Opening a winery in Mexico’s Valle de Guadalupe freed Vena Cava owner Philip Gregory from the bounds of tradition to which most Old World winemakers are tethered. He’s free to be creative, growing a spread of organic grapes, offering a handful of ambitious blends, and opening a tasting room with an upside-down boat for a roof.
That Gregory lived a past life as a sailor is evident in the nautical theme running through Vena Cava’s design, which playfully juxtaposes with the winery’s desert setting. That he has a soft spot for sustainability is evident in much of it being made from reclaimed materials.
Pulling boat hulls from the nearby port-city of Enseñada, discarded wood and metal from nearby construction sites, and decorative accents like scrapped focal lenses from a nearby eyeglass factory, husband-and-wife architect team Alejandro D’Acosta and Claudia Turrent built Gregory’s bohemian oasis in the middle of what some call the “Napa of Mexico.” For relying so heavily on pre-used materials on the exterior, the interior tasting room succeeds in evoking an air of modernism, with an elegant glass counter and a vaulted ceiling whose apex is, of course, a land-locked fishing boat.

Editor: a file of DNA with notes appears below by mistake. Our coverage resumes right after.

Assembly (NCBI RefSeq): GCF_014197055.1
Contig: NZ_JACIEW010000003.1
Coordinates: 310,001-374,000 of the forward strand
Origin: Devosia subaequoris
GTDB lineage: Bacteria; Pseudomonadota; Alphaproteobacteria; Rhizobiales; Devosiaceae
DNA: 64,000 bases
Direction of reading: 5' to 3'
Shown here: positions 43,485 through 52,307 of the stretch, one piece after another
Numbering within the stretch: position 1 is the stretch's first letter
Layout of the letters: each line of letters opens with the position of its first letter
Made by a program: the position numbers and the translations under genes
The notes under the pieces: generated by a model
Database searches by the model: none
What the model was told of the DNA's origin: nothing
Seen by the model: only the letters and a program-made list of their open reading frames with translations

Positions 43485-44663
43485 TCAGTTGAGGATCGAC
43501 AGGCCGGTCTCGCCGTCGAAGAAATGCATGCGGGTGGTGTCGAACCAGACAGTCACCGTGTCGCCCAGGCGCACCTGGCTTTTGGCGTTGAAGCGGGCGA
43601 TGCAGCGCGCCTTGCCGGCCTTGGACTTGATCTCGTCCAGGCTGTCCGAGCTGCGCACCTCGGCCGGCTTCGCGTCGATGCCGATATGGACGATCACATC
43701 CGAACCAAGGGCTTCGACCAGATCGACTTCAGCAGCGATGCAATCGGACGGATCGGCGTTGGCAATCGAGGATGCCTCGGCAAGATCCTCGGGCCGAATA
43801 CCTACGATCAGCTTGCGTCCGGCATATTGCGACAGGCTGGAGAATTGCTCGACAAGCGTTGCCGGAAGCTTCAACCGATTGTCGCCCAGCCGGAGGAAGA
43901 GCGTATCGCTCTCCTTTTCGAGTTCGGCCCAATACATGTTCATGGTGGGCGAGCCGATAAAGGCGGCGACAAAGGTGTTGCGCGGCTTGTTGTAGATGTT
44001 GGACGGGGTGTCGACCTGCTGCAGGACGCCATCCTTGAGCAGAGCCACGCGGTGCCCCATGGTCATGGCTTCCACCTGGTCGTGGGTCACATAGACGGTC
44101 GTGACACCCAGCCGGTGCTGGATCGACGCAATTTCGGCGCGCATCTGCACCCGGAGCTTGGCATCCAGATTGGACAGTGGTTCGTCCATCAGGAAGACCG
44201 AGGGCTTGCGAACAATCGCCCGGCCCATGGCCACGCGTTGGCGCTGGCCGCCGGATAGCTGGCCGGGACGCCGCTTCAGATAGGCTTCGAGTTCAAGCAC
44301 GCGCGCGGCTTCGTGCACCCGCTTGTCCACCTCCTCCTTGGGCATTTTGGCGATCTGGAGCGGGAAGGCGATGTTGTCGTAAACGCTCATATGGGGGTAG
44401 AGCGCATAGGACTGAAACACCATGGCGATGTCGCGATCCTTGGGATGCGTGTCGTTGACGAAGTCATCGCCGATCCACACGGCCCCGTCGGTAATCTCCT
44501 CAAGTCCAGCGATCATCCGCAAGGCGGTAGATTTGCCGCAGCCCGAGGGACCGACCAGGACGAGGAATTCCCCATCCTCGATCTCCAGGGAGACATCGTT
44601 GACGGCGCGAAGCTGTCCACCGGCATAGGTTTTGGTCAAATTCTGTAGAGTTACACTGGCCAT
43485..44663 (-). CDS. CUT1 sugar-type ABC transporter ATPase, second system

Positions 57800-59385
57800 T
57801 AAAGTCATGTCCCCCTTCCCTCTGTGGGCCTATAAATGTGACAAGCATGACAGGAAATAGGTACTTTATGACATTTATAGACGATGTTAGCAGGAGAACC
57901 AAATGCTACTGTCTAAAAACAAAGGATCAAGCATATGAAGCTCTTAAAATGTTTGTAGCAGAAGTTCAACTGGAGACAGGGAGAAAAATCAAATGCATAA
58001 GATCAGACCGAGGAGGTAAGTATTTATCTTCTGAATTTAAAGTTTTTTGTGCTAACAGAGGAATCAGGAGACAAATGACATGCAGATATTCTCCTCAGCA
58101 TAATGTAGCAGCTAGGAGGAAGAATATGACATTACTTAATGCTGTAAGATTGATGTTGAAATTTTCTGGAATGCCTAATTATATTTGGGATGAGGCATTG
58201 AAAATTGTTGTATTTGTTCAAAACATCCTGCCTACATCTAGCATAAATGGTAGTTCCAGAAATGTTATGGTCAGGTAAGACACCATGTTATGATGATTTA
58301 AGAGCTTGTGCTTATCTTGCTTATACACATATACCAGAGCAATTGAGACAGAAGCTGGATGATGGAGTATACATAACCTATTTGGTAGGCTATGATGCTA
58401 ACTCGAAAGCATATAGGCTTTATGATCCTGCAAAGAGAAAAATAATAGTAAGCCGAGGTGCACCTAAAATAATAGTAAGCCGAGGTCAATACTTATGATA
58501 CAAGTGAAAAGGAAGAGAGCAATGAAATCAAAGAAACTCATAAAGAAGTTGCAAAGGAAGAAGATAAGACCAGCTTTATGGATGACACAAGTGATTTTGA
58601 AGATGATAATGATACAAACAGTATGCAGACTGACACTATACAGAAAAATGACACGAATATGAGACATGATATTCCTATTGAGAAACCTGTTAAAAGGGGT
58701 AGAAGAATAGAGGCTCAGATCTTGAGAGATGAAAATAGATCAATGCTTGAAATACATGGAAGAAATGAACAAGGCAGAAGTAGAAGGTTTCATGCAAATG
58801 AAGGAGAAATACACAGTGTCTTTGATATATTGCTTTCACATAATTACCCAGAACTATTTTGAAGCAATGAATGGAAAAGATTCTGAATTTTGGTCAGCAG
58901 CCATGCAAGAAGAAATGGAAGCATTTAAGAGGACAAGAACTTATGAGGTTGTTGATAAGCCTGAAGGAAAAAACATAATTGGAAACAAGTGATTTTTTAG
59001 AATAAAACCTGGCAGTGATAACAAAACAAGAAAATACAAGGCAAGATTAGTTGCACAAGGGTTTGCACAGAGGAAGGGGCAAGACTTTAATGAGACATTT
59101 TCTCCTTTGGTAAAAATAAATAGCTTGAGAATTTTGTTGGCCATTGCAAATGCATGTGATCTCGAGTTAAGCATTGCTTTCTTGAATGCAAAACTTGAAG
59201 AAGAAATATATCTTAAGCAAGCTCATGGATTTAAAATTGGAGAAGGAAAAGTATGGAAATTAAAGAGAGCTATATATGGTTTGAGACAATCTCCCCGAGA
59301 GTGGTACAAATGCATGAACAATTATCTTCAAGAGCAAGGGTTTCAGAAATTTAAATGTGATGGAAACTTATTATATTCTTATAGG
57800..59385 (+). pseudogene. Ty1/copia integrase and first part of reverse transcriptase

The winery offers an array of classics from cabernet sauvignons to tempranillos and ambers, as well as a variety of blends. You can enjoy a tasting in one of their outdoor installations overlooking an in-ground duck pond. You’re not quite allowed to swim in it, but Vena Cava isn’t exactly a bastion of “rules” in the first place.